I hold, therefore, that there is not any defect of parties plaintiff, and that the T.C. Weygandt Company is entitled to maintain this action as the present owner of the patent in suit.
The proofs show that the defendant had been in the plaintiff's employ as salesman from 1923 to the middle of 1927, although he was on part time only from about the end of 1926. I do not believe the defendant's evidence, but, on the contrary, I am satisfied that the defendant knew of the patent in suit as early as June, 1926. Indeed, at a candy maker's convention in Chicago during that month he challenged one Eppelsheimer, who had a machine like the machine of the patent, saying to him: "What are you trying to do, borrow trouble? Don't you know that machine is patented?"
The infringement charged to the defendant is his causing to be imported and selling two machines made under the German patent, but not marked with the American patent marks.
Van Emden took an order from one Beich for one of these machines on April 26, 1927, whilst he was still partially in the plaintiff's employ. This machine was delivered on July 20, 1927. The second machine was ordered by one Loft on October 1, 1927, and delivered on October 6, 1927. The reason why such a quick delivery was possible in the second case was that the defendant had imported this second machine and had it on hand when the order from Loft came. These two machines were bought by the defendant Van Emden from a candy machinery house through whom he found he could get them in a roundabout manner from Reiche.
On May 4, 1928, the plaintiff wrote the defendant in the following terms:
"We understand that you are offering the Reiche Hollow Moulding Machine to the trade in this country.
"Please note that we have recently secured the U.S. Patent rights on this machine and that we shall sue for discontinuance of the use of this machine any firm who buys same through you or other channels."
Though this letter was somewhat inartificially worded, it served its purpose. Van Emden, who knew that he had been infringing and saw that he had been caught, stopped his infringing practices at once, and advised prospective customers with whom he had been in negotiation for the sale of the Reiche machines that they must buy of the plaintiff. Admittedly the defendant has not infringed since the letter of May 4, 1928, was received.
I think that the plaintiff must rely on Van Emden's actual notice of the patent in 1926, rather than on the marking of its machines. For that marking, as shown by the exhibits in evidence, does not precisely comply with the requirements of title 35, U.S. Code, § 49 (Rev. St. § 4900), as amended by the Act of February 7, 1927 (35 USCA § 49). Such marking must comply strictly with the statute in order to constitute notice to the world that the article marked is patented. For a decision on an analogous situation under the Copyright Act, tit. 17, U.S. Code, §§ 9, 18, and 19 (17 USCA §§ 9, 18, 19), see United Thrift Plan, Inc., v. National Thrift Plan, Inc. (D.C.) 34 F.2d 300.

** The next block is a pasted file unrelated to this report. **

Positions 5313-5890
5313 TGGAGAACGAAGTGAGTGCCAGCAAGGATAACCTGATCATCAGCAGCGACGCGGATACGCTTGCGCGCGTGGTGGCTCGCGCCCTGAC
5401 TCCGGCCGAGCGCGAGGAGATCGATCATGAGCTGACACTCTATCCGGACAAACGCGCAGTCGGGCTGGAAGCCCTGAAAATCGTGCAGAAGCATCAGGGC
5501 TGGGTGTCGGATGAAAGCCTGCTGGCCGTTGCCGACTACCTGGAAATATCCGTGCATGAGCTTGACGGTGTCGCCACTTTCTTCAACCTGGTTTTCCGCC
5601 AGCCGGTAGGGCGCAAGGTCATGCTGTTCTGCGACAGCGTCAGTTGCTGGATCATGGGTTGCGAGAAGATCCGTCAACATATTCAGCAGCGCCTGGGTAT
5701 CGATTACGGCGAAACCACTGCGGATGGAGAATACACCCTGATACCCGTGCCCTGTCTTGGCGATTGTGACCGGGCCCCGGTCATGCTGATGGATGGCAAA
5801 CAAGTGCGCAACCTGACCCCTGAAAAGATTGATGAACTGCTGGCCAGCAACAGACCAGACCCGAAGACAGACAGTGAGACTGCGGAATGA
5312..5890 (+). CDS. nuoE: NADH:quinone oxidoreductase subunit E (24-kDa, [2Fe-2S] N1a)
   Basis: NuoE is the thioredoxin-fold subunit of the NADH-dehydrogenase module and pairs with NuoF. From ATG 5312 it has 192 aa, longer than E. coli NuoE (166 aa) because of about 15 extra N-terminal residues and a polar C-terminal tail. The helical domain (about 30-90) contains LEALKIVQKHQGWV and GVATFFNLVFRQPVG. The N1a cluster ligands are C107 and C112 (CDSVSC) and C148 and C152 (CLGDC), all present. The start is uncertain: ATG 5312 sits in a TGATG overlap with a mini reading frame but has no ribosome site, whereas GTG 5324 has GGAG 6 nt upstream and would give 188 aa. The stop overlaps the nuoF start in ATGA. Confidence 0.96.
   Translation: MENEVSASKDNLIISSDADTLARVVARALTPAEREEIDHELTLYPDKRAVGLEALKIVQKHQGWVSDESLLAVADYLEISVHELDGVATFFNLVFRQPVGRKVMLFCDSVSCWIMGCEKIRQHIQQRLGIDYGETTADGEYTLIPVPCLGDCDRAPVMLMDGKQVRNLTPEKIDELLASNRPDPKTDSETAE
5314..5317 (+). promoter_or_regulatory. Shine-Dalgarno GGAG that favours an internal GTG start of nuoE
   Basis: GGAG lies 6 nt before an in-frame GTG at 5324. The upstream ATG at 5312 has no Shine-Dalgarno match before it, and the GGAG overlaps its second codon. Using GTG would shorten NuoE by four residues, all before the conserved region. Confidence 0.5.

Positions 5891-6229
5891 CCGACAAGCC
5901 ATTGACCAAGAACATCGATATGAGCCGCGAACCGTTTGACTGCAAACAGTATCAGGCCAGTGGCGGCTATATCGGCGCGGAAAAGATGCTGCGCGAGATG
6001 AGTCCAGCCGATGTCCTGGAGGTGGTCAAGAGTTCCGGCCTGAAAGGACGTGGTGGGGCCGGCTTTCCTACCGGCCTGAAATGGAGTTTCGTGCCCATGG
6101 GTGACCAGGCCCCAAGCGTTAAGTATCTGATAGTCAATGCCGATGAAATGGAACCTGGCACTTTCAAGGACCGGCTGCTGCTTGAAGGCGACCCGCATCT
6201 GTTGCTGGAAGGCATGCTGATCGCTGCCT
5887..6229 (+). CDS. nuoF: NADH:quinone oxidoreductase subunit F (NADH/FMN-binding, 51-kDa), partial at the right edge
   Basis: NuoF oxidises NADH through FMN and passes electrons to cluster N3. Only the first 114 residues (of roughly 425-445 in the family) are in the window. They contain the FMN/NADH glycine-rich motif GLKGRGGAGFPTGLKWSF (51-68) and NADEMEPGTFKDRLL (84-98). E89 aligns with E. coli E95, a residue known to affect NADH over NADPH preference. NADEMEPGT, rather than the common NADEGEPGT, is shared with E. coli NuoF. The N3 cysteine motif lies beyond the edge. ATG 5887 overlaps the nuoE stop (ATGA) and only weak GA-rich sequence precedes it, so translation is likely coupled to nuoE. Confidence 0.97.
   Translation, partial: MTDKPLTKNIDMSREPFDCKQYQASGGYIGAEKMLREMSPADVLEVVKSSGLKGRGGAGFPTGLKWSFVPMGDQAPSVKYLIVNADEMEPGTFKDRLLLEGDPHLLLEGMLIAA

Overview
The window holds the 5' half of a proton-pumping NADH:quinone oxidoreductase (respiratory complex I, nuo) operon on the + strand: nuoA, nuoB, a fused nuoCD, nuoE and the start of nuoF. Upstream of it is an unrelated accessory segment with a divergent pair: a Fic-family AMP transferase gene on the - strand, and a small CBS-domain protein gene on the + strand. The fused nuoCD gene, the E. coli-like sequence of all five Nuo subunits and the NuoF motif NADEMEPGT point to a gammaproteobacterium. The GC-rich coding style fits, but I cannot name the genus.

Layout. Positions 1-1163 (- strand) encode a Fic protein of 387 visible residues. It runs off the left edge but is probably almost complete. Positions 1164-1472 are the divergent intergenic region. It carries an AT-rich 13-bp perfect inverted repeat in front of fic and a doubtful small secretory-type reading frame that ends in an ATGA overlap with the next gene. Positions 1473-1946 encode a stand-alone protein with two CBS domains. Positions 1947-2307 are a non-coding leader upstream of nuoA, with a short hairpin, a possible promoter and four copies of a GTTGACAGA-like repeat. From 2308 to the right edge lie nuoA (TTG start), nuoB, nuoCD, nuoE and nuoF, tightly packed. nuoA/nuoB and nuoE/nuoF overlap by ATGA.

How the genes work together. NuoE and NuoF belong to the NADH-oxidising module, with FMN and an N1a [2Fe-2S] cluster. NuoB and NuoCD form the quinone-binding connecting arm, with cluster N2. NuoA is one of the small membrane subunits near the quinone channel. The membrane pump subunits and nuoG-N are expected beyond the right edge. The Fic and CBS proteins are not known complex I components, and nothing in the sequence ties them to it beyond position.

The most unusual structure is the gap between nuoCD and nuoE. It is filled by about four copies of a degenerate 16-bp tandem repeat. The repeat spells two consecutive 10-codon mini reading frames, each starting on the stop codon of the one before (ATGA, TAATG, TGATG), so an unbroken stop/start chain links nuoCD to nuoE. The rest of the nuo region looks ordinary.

Oil Well Improvements Co. v. Acme Foundry Machine Co., 31 F.2d 898, 900, 901 (C.C.A. 8), and Waite v. United States, 63 Ct. Cl. 438, are, however, authorities for holding the defendant for damages and profits on the ground of his actual notice of the patent and knowledge of the fact that his importation and sale of the two machines above referred to was an infringement thereof. In the Oil Well Improvements Company Case, just cited, the Circuit Court of Appeals for the Eighth Circuit summarized the situation as to notice in patent suits as follows, at page 901: "It is equally true, as impliedly conceded by appellee, that notice may be given otherwise than by the statutory method. The statutory method is merely supplemental — amounting to `legal' notice, analogous to that of recordation statutes. The essential matter, where the statutory method is not used to supply the deficiency, is actual notice to the infringer that the product of the patentee is patented. Here the master and the court concurred in finding the existence of this actual notice. The evidence not only justifies, but it compels such a result. This actual notice existed before appellee began any manufacture or sale of the infringing device. Therefore it is liable for profits and damages, covering the entire period of the infringement."
Settle decree on five days' notice.